Note: quite often people say things that are not “emotions” or “emotion-related” they tend to say things that are “cognitive” or “behavioral” such as: cooperation; dealing with anger; consciousness. As it happened with us when we did this activity in the group in Lithuania. So is a good activity to make people realize that it is not easy to engage in “talking and working” about emotions because we are not used to it. Emotions have a language of their own and we usually speak with the “cognitive” or the “doing” mind, not the “feeling” one.


  1. In pairs or small group ask them to write down emotions/feelings they know and then ask them:
  • What are emotions? How many can you name?
  • What are your daily emotions?
  • Why is it important to know the name of feelings?
  • Do you think children have this vocabulary if you don´t talk to them using this words? Where do you think they are going to learn to talk and identify emotions If you don´t use them in our family/classroom daily life?
  • You try to make them reflect on the fact that if we don´t teach our children/pupils about emotions, in an explicit way, it is unlikely they are going to learn about it. And also, it is important to make them see that children quite often are confused about certain emotions, for example often they think they are angry when they are sad. So if we do not teach them about what basic emotions there are, how to identify them and how to recognize them in other people they are not likely to be able learn by themselves before they are adults.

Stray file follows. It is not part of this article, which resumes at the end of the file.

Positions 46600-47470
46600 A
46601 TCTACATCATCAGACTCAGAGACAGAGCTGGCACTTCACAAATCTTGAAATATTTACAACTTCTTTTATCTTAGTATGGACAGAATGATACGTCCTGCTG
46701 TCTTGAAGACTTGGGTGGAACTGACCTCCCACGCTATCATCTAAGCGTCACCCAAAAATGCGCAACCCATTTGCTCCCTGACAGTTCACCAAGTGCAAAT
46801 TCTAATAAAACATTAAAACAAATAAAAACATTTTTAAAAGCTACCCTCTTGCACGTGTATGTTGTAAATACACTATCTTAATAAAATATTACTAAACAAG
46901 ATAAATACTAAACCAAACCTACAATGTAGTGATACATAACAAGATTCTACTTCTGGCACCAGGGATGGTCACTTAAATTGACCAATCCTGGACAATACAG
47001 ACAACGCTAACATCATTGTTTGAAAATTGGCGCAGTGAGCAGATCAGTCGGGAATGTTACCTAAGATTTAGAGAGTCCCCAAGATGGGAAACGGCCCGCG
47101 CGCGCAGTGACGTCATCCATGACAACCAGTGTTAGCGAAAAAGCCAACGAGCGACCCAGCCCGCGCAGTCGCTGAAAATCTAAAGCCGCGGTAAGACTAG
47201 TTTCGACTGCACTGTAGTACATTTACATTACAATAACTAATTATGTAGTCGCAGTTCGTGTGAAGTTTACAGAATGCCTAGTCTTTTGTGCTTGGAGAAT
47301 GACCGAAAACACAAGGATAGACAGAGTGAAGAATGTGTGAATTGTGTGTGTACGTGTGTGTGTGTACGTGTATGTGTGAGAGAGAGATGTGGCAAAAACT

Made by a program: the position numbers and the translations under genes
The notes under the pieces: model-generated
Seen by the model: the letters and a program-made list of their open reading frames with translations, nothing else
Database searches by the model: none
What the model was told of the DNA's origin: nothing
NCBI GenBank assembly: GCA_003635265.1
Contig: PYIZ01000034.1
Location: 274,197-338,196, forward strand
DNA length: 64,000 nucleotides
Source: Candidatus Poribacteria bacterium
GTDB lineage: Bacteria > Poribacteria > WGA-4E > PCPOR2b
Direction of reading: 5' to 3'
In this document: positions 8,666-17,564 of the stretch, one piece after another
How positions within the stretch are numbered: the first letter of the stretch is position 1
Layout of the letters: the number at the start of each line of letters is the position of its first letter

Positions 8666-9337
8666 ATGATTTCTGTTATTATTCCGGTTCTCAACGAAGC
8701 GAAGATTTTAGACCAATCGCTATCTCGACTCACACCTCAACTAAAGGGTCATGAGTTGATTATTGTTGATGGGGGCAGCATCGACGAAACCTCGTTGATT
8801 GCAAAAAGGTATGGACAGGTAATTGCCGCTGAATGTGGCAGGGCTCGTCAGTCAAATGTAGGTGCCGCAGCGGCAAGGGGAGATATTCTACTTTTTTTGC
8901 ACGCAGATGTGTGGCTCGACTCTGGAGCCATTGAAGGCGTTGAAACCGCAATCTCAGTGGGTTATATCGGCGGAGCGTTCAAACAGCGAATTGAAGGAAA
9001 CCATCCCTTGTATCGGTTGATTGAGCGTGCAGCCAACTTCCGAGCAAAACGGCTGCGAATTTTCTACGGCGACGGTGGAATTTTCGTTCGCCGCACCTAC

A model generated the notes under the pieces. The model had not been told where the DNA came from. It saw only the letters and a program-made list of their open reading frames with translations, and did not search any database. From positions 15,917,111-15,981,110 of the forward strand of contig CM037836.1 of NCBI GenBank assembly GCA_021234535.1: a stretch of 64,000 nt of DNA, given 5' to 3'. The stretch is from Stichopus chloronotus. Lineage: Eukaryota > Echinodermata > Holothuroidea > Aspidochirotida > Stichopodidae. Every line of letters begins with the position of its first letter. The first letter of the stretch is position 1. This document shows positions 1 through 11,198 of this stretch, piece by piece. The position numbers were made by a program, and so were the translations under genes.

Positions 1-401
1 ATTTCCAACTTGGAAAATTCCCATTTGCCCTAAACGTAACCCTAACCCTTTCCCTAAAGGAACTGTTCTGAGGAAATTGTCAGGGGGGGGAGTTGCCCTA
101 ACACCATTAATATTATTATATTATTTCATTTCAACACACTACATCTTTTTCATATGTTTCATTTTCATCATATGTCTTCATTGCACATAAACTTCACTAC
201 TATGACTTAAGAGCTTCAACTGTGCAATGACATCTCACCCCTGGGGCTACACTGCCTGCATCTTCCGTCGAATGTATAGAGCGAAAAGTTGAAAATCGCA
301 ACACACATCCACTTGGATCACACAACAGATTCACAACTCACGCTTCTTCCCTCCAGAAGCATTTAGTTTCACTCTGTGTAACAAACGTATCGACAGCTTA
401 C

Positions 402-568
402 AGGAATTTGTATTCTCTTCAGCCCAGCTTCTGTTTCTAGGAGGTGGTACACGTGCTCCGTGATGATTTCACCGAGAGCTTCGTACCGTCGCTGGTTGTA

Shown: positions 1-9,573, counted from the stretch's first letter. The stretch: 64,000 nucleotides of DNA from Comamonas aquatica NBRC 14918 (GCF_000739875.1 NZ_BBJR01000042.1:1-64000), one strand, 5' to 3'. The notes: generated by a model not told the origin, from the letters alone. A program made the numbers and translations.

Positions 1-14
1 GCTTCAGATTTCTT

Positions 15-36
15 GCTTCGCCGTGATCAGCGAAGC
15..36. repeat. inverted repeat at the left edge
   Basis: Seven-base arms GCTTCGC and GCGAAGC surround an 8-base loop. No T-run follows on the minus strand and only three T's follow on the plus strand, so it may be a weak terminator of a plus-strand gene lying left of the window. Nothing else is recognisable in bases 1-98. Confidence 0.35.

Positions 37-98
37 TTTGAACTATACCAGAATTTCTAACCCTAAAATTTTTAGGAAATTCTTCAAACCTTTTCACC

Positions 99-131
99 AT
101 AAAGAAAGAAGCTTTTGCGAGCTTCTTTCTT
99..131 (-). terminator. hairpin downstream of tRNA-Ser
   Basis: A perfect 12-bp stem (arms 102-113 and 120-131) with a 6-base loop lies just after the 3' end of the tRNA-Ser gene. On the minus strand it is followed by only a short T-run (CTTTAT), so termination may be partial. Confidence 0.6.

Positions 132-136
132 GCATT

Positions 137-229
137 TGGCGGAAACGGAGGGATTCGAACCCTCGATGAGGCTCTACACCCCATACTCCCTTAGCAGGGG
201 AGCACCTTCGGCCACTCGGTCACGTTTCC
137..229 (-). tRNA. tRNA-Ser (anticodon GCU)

1. You make a list of sentences about emotions like:

“I feel angry like a volcano”

“I feel sad like the blue see”

“I feel excited like a monkey”

“I feel shy like a delicate flower”


  • Then you can ask them to decide if any of these emotions are “positive or negative”. Usually untrained people do say that “anger” or “sadness” are “negative” emotions, and should be controlled or eliminated; and others like “happiness” or “surprise” are positive ones and should be encouraged or worked on. But the idea is to make them realize that “there is no negative/positive emotions” they are all equal and all necessary, and we all feel them although we behave differently sometimes when we feel them.